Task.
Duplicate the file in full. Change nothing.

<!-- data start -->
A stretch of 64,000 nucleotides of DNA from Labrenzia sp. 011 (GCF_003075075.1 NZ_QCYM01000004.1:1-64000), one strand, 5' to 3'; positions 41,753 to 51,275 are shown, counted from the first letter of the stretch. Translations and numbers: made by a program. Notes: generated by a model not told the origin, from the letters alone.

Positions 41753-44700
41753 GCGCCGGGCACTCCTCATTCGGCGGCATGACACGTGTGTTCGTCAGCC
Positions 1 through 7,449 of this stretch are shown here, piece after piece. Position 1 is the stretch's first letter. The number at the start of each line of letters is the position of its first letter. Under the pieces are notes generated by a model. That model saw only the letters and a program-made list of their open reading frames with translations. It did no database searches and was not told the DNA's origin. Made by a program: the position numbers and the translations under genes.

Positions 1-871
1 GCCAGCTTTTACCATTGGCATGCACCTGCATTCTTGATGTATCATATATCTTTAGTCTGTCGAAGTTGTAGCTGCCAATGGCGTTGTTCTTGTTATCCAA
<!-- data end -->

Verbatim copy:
A stretch of 64,000 nucleotides of DNA from Labrenzia sp. 011 (GCF_003075075.1 NZ_QCYM01000004.1:1-64000), one strand, 5' to 3'; positions 41,753 to 51,275 are shown, counted from the first letter of the stretch. Translations and numbers: made by a program. Notes: generated by a model not told the origin, from the letters alone.

Positions 41753-44700
41753 GCGCCGGGCACTCCTCATTCGGCGGCATGACACGTGTGTTCGTCAGCC
Positions 1 through 7,449 of this stretch are shown here, piece after piece. Position 1 is the stretch's first letter. The number at the start of each line of letters is the position of its first letter. Under the pieces are notes generated by a model. That model saw only the letters and a program-made list of their open reading frames with translations. It did no database searches and was not told the DNA's origin. Made by a program: the position numbers and the translations under genes.

Positions 1-871
1 GCCAGCTTTTACCATTGGCATGCACCTGCATTCTTGATGTATCATATATCTTTAGTCTGTCGAAGTTGTAGCTGCCAATGGCGTTGTTCTTGTTATCCAA